A Foundation for Future Success
TABS believes there are five principal advantages to a boarding school education, and you’ll find them reflected in different ways throughout the site.
First, boarding schools provide unequaled academics, supported by small classes and heightened interaction between students and their teachers, who see their work as a calling, not a job.
Secondly, in the unique residential campus environment in which they live, students are immersed in a special setting that promotes the camaraderie of common experience, friendship among peers, and a trust and honesty with mentors and adults that endures for a lifetime.
Third, boarding school graduates are uniquely prepared for college life. Statistics reveal that graduates, on average, attend the nation's finest universities and arrive at college better prepared for both the academic rigor and social challenges that universities present.
Fourth, boarding school graduates are conditioned for future success. Studies have shown that boarding school graduates not only excel at some of the leading universities in the country, but also advance rapidly in their professional careers, and are more civically engaged than their peers.
Fifth and finally, boarding schools bestow on students what they not only want but need—a calibrated independence. Living on campus provides an unparalleled setting for learning how to live with and among peers, and provides countless teachable moments for mentors to reinforce the myriad lessons of both school and life. By the time graduates arrive at university or their first professional job, they’re fully prepared for the challenges and responsibilities of adult life.
For more information on the overall value of independent schools and tips on choosing a school that meets the needs of your child, visit the National Association of Independent Schools Parents’ Guide.
Five Facts of Boarding School Life
Some findings in a recent study by the Art & Science Group offer compelling support for these central advantages.
The Academic Promise – It’s no surprise that more than 60% of students enroll in boarding schools because of the promise of better education. More than 90% of students concede they find their schools academically challenging, and the figures back it up: boarding school students spend more than twice as many hours (17 to 8) a week on homework than their peers in public schools.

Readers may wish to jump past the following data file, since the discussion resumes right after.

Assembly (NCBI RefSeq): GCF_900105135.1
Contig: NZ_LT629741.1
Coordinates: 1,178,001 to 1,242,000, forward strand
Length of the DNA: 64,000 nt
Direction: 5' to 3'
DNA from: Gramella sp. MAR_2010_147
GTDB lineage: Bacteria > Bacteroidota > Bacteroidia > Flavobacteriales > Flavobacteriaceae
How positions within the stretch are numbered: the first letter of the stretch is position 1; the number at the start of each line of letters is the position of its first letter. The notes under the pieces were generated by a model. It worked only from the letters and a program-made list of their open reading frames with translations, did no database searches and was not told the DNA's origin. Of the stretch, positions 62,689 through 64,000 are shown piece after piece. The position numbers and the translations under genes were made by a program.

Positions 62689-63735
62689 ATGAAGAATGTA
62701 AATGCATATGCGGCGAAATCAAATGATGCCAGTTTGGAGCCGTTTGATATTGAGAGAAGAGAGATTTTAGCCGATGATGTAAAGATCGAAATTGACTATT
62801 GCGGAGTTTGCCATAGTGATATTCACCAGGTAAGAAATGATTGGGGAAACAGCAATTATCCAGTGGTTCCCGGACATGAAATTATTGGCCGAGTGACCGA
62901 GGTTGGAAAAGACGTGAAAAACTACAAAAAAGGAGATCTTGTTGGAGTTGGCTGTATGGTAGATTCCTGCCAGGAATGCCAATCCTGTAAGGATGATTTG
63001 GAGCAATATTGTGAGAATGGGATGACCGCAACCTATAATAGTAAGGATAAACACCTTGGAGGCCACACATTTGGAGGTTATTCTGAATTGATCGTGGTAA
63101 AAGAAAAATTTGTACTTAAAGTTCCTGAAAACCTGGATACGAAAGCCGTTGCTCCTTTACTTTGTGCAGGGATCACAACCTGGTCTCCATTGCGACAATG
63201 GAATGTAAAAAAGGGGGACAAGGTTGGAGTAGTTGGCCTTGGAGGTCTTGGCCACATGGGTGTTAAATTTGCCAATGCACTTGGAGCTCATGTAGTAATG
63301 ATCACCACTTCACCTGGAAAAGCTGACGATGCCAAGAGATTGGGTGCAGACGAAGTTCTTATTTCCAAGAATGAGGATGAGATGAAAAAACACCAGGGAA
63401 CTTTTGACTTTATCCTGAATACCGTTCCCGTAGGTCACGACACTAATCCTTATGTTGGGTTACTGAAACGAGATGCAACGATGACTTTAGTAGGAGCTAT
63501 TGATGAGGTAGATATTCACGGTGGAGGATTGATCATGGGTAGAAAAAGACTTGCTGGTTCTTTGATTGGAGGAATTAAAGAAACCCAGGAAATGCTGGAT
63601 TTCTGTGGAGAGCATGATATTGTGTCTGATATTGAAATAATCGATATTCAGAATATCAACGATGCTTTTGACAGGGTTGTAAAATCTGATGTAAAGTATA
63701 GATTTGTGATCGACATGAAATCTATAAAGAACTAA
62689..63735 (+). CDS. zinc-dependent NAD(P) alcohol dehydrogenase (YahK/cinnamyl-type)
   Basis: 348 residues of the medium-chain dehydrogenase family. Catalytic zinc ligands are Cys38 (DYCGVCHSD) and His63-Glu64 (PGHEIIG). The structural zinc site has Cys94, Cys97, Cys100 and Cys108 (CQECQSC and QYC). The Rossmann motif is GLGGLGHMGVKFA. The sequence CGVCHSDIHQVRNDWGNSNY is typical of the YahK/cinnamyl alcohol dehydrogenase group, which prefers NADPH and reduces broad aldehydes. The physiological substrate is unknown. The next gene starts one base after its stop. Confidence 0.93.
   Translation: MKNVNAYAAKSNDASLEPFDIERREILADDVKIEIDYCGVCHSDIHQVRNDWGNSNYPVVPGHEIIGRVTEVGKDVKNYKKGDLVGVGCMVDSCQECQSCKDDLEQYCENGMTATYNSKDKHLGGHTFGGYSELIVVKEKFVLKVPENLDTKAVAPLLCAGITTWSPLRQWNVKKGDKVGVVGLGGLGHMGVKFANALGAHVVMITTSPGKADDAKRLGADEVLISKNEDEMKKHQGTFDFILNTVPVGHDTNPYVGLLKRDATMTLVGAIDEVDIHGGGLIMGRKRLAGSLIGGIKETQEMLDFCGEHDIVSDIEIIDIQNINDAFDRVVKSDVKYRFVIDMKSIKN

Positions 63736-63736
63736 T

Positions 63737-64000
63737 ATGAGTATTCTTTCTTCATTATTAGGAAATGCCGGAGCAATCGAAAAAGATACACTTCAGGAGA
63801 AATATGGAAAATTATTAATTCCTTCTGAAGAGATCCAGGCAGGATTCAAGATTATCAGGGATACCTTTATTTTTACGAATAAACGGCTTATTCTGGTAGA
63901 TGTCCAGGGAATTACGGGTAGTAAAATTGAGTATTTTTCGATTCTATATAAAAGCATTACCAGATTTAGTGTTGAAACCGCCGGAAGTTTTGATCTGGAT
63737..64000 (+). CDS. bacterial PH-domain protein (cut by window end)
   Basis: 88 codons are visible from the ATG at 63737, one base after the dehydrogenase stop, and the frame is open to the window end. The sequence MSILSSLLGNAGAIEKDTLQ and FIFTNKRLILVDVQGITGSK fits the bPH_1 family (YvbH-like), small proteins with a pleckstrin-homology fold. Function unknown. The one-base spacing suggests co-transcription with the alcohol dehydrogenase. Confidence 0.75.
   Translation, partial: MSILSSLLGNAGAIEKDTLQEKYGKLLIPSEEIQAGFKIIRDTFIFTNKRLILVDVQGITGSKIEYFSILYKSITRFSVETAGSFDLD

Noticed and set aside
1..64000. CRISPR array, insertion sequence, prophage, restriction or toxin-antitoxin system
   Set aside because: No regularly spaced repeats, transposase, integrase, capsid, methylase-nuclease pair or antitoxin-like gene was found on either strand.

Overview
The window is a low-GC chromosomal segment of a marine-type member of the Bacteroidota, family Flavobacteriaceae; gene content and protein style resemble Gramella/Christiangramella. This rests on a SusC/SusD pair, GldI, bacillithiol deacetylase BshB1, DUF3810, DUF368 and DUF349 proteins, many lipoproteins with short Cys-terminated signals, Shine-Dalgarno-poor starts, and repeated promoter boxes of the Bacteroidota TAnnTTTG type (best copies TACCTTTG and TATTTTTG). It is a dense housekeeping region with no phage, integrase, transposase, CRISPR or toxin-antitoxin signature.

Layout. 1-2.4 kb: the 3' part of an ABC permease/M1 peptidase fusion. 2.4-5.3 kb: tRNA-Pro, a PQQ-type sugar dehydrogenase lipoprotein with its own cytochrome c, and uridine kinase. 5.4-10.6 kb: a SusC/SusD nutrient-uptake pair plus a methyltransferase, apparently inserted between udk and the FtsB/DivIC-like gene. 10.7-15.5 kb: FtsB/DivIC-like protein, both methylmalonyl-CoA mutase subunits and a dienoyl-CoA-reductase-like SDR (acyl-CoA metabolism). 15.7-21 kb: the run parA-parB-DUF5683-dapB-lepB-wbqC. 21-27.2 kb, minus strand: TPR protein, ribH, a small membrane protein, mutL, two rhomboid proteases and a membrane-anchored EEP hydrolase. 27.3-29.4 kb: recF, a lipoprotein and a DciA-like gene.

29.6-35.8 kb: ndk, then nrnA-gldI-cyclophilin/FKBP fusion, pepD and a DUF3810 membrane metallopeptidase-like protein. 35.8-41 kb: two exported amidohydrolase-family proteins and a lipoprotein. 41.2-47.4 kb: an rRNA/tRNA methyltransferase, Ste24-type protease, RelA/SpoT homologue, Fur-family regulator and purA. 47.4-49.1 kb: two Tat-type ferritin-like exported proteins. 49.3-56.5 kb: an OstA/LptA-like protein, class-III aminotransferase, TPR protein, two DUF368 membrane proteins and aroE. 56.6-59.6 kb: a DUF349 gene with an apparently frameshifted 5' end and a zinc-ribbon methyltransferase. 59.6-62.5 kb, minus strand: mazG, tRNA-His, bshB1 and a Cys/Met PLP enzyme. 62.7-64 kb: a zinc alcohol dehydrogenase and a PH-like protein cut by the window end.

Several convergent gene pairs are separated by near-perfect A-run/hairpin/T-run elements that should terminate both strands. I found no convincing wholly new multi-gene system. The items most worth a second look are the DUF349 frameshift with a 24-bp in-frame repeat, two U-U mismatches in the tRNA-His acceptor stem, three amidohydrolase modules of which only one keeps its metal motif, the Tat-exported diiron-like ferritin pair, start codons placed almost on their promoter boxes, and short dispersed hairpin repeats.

24-Hour Learning – Thanks to the unique and encouraging campus environment boarding schools provide, students are tremendously active outside the classroom. Across the board, boarding school students participate in more extracurricular activities than other students, whether it is exercising and playing sports (12 hours vs. 9 hours), engaging in creative endeavors like music and painting (6 hours vs. 4-5 hours), or participating in student government and club activities (35% vs. 27%).
Learning to Lead – One distinctive characteristic of boarding schools is that character development counts as much as academics. The environment—in which teachers live among their students, and students live away from home—lends itself to the cultivation of self-discipline and independent thought. Leadership opportunities also emerge. More than three quarters of boarding school students say they have been given leadership opportunities, a far higher percentage than public and private school students. At the same time, students gain the distinct advantage of regular interaction with their teachers outside of the academic setting.
College Ready – It is almost universally acknowledged that boarding school environments—through the balance of greater mentor guidance and greater personal responsibility—deliver graduates to university with an unequaled level of preparation. Eighty seven percent of graduates concur, while nearly 80% added that they were equally prepared for the non-academic aspects of college life, including independence, social life, and time management.
Getting Ahead – Beyond college, boarding school graduates are most often professionally accomplished and philanthropically active adults. By mid-career, more boarding school graduates achieve top management positions with more frequency than students from other schools. More impressively, 60% of alumni give to social service organizations, compared with 46% of all others.
Explore the tradition that sets boarding schools apart.